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How Can I Tell If a Change is Worth Making?

By   /  May 7, 2013  /  Comments Off on How Can I Tell If a Change is Worth Making?

Do you want to know if that fertilizer treatment is working? Or would you like to know if a particular management practice is worth implementing on your whole farm or ranch? You need to do a little on-farm research, and here’s booklet that can help you get started.

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FarmersExperimentQuoteThanks to a project funded by Northeast SARE, the University of Vermont Plant and Soil Science Department has just published a guide for farmers and ranchers interested in doing On-Farm Research.  The 15 page handout, A Practical Guide to On-Farm Pasture Research, is a good place to start if you’re thinking about trying a new treatment or grazing practice.  It will help you think about the question you’d like the answer to, and how to design a trial to make sure you’re taking measurements in a way that will really help you quantify what is or is not happening on the ground.

PairedDesignExampleThe part I like best about this booklet is “Step 5: Analyzing Results” where the authors tell us a little about how statistics work and how they can tell us if a treatment really made a difference or not.  What we want to know is if any difference we see was caused by chance, or it is actually statistically significant.  This section shows us how to use the formula capabilities of Microsoft Excel to run a “T Test” without having to know how to do the math.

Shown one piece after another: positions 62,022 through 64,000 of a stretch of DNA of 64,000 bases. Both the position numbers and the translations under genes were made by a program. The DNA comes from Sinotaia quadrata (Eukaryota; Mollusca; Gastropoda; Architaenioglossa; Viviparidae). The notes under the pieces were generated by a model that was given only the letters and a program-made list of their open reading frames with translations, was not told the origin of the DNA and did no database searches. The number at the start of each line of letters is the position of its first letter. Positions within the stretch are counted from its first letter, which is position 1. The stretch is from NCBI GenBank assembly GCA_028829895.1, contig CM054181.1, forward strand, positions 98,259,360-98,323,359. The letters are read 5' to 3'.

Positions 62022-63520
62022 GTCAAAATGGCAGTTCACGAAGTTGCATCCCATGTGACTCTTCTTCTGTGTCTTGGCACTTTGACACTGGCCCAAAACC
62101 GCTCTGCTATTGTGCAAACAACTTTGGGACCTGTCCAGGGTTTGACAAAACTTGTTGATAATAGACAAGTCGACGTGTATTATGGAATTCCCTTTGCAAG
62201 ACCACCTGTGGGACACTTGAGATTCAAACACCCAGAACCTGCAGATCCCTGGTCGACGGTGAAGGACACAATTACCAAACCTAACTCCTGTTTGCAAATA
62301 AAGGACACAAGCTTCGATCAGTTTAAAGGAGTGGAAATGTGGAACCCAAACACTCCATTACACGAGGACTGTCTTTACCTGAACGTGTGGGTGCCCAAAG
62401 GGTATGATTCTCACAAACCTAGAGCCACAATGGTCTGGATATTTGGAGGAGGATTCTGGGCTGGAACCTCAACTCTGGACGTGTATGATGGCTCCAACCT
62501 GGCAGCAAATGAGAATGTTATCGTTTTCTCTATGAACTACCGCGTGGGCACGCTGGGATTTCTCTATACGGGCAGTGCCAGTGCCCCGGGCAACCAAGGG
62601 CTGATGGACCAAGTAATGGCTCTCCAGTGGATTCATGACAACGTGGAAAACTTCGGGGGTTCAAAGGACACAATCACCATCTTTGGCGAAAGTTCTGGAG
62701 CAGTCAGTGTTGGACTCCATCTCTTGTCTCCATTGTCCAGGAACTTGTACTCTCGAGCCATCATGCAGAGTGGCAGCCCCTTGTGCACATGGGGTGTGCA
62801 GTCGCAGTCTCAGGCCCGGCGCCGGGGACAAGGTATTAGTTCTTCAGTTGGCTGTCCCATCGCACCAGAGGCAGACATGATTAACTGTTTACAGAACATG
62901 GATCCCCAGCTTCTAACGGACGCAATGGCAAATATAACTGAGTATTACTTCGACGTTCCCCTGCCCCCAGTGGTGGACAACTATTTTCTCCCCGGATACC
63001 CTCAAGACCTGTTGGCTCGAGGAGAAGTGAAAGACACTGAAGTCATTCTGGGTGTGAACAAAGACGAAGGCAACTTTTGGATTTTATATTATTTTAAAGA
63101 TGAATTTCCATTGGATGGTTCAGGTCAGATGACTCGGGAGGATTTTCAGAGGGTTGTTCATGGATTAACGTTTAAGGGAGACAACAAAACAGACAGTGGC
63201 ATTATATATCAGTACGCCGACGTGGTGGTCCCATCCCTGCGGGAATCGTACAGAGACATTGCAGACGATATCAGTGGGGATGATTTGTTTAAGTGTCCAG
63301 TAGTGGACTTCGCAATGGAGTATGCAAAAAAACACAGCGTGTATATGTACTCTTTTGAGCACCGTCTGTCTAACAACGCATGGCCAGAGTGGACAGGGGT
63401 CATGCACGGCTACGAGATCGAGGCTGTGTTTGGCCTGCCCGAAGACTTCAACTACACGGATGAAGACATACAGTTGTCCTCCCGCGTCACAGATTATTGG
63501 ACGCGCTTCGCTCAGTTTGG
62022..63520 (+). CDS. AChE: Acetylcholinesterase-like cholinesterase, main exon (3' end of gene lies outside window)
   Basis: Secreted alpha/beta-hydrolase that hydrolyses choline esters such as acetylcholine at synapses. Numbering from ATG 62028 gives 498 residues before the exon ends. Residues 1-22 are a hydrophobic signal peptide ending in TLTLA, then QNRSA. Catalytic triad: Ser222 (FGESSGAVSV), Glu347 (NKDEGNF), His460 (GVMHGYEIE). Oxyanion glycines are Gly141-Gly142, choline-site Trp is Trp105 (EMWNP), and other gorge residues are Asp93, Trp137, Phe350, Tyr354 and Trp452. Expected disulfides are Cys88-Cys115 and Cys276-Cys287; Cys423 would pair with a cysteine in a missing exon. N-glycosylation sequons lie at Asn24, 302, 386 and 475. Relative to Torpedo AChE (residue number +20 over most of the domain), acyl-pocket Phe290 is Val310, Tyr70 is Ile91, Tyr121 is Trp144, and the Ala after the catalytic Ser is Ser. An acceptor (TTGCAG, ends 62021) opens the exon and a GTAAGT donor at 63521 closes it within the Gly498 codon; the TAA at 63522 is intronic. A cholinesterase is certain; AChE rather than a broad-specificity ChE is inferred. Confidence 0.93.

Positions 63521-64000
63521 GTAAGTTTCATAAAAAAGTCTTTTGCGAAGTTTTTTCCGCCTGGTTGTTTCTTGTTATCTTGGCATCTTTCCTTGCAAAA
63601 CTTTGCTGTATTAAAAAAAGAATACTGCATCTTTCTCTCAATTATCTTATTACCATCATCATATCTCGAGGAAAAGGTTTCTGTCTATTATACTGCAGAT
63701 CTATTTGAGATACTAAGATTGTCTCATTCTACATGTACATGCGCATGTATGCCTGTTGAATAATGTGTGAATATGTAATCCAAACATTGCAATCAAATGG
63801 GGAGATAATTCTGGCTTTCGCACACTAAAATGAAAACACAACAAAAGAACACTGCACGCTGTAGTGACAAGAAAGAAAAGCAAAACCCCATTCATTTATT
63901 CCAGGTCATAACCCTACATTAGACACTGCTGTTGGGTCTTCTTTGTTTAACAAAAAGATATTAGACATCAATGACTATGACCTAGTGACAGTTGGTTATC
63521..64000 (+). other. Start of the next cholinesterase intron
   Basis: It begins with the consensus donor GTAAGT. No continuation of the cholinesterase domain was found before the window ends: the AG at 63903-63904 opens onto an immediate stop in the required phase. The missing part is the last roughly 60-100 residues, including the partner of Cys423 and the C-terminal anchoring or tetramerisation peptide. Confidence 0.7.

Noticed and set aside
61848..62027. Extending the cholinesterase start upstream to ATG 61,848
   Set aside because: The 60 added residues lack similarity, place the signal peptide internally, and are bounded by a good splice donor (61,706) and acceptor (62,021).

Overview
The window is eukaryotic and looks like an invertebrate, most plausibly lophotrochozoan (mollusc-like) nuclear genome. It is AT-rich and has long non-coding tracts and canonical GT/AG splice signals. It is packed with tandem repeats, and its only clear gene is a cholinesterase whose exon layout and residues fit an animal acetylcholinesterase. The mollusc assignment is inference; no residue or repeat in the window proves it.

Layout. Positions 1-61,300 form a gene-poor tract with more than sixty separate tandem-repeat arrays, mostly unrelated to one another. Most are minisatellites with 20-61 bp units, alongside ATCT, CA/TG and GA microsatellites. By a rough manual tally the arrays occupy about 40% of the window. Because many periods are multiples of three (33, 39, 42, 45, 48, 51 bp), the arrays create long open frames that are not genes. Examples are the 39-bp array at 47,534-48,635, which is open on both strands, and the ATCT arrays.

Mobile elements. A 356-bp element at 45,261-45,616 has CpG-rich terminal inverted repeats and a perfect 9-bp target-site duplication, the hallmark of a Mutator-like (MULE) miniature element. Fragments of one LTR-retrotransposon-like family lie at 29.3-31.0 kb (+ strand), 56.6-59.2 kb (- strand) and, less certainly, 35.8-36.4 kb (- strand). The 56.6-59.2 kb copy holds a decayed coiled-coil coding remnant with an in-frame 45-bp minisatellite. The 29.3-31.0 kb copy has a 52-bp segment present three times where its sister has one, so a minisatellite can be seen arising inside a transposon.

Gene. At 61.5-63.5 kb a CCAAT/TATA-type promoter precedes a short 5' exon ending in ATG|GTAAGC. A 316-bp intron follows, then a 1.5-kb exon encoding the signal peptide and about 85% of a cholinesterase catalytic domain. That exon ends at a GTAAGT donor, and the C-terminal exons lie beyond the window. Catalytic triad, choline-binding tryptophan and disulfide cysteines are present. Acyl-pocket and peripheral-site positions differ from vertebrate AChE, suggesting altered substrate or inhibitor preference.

If you look at this guide and think “Well, I’d love to know the answer to my question, but I don’t know that I have the time to do all that!” think about coordinating with a local NRCS office or your extension agent.  Regional SARE offices offer grants to cover the costs of On-Farm research that can cover the costs.  If that sounds interesting, here’s a link to learn more.

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About the author

Publisher, Editor and Author

Kathy worked with the Bureau of Land Management for 12 years before founding Livestock for Landscapes in 2004. Her twelve years at the agency allowed her to pursue her goal of helping communities find ways to live profitably AND sustainably in their environment. She has been researching and working with livestock as a land management tool for over a decade. When she's not helping farmers, ranchers and land managers on-site, she writes articles, and books, and edits videos to help others turn their livestock into landscape managers.

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